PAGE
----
Recipe 19.5. Using System Restore to Revive a Broken Machine


You have installed a new piece of software, and your system begins to behave erratically. Uninstalling the application did not solve the problem. You want to restore the system to its previous stable state.


Using a graphical user interface

To restore your system to a previous state:

  1. Go to Start Help and Support.

  2. Under the "Pick a task" category, select Undo changes to your computer with System Restore.

  3. In the System Restore window, check the "Restore my computer to an earlier time" option and click Next.

  4. You will now be able to select a restore point by selecting a day in the calendar (see Figure 19-1).

    Figure 19-1. Selecting a restore point

  5. Once a checkpoint is selected to restore, you will see a confirmation screen. Basically, you need to close your existing program and Windows XP will reboot to restore to the checkpoint selected.

  6. After the reboot, you will see the Restoration Complete window.

  7. If you did not get your desired result after the restoration, you can undo the last restoration by checking the "Undo my last restoration" option and then clicking Next.

Using a command-line interface

  1. Start your computer, and press F8 during the initial boot.

  2. From the boot menu, select Safe Mode with Command Prompt.

  3. When the computer finishes booting, log on with an account that has administrator credentials.

  4. Enter %systemroot%\system32\restore\rstrui.exe.

  5. Select the restore point to restore your system to, and then reboot.


Use Windows XP's built-in System Restore feature (enabled by default) to roll back your system to a state before a configuration-changing event, such as a software installation, occurs. Windows takes snapshots of your configuration, known as restore points, before installations take place, hardware is changed, drivers are installed, and other similar events. These restore points serve as markers, to which you can roll back your configuration in the event something goes wrong.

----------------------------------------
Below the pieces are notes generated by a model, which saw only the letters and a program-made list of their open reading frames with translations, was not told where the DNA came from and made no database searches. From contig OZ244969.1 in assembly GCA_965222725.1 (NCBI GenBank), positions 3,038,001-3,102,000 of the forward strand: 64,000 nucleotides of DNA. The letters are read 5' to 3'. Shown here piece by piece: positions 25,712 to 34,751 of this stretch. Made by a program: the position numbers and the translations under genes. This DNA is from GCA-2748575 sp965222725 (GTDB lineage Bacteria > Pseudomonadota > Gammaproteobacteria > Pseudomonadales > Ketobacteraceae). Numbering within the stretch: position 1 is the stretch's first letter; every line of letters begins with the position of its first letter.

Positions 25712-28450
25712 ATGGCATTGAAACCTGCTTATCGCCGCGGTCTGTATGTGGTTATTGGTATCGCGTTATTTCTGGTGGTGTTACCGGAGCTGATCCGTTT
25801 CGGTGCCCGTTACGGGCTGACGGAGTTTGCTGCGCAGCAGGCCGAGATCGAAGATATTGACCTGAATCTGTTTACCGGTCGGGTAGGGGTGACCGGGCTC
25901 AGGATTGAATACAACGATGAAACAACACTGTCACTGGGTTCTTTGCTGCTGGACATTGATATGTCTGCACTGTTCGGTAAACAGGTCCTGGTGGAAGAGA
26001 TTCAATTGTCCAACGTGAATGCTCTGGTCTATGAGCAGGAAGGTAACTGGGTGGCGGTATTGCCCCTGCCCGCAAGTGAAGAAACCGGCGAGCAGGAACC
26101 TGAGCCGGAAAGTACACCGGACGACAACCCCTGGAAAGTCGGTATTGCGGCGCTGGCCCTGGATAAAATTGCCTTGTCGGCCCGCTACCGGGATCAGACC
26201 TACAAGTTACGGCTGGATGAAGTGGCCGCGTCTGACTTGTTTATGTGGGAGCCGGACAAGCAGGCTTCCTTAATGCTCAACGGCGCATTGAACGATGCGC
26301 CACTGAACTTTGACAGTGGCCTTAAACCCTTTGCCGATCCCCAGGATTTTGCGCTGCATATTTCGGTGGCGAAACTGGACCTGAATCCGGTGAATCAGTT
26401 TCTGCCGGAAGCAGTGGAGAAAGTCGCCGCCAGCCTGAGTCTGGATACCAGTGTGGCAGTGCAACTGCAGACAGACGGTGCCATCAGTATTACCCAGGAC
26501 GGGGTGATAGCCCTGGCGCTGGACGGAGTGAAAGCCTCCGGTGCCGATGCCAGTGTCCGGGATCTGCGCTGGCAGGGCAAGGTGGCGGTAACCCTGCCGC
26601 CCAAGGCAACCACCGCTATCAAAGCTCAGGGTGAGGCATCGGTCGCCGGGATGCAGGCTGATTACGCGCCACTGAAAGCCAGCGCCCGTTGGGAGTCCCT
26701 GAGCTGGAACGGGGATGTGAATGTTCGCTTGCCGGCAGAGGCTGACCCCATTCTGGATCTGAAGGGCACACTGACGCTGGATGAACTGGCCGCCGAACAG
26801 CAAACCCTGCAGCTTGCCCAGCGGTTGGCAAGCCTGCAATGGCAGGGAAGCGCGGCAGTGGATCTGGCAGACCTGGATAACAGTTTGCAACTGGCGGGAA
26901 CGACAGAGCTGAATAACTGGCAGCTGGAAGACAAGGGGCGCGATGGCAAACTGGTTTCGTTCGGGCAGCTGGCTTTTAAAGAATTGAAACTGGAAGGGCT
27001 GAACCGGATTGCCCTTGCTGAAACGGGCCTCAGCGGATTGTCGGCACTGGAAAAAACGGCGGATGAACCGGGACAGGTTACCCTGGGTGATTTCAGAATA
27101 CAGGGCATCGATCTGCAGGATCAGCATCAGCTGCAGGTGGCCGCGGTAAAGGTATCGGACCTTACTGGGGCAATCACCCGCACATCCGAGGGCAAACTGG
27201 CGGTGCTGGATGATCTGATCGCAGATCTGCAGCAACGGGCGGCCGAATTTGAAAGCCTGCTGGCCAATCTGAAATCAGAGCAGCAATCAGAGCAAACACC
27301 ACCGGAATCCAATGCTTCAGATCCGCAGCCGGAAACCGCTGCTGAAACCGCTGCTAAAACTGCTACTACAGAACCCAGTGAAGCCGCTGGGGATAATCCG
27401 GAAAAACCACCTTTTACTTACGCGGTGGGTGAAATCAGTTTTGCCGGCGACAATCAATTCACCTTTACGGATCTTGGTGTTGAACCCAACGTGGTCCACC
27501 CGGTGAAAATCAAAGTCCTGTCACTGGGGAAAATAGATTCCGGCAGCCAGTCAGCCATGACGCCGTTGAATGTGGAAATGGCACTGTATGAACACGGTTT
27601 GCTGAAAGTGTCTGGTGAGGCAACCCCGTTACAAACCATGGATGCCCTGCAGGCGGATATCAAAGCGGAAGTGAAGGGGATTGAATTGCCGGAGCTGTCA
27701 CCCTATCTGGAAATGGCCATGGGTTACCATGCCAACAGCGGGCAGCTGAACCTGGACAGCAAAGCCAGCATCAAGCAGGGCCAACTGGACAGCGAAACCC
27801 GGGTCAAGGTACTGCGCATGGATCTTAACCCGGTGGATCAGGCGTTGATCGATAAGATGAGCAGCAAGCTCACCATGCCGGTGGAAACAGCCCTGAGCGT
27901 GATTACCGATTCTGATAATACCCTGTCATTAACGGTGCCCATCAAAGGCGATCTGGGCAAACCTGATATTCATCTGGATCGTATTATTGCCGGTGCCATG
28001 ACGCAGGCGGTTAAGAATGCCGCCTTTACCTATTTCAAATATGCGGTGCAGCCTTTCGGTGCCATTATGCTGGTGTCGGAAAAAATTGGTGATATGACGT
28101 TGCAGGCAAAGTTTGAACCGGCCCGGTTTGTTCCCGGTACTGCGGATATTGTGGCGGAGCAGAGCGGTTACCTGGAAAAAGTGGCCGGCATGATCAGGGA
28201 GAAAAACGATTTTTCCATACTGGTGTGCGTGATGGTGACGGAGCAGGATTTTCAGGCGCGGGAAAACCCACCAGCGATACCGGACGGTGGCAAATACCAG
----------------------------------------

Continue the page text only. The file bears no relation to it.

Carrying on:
Besides the checkpoints created by System Restore, you can also create your own checkpoints. To create your own checkpoint, go to Help and Support off the Start menu, and under the "Pick a task" category, select "Undo changes to your computer with System Restore." In the System Restore window, select "Create a restore point," click Next, give a description to this restore point (something like "Restore point at 3 March 2005 3.15pm") and click Create.

While System Restore can restore your system to its previous state, do not rely totally on this technique to back up your system. As System Restore takes up a significant amount of disk storage, Windows XP will start to delete old checkpoints when the storage allocated for System Restore runs out, much like Recycle Bin items are purged when the disk allocation for it is filled. By default, System Restore uses 12% of each disk's maximum capacity. To change the amount of disk space allocated to System Restore, you can do so in the System Restore tab of the System Properties window, as shown in Figure 19-2.

Figure 19-2. Configuring disk space for System Restore

If you have more than one drive in your computer, you will see a list of available drives that System Restore can use. To change the settings of each drive, select the drive and click Settings. You can selectively turn off System Restore for other drives by checking the Turn off System Restore on this drive option, but if you want to turn off System Restore for drive C, then you need to check the Turn off System Restore for all drives option.

One important thing to remember: System Restore does not touch data it only handles system configuration changes. So you can't use it to get a copy of a document you have accidentally deleted.

See Also

MS KB 302796, "Troubleshooting System Restore in Windows XP," and MS KB 306084, "How to restore Windows XP to a previous state"

Windows XP Cookbook
Windows XP Cookbook (Cookbooks)
ISBN: 0596007256
EAN: 2147483647
Year: 2006
Pages: 408

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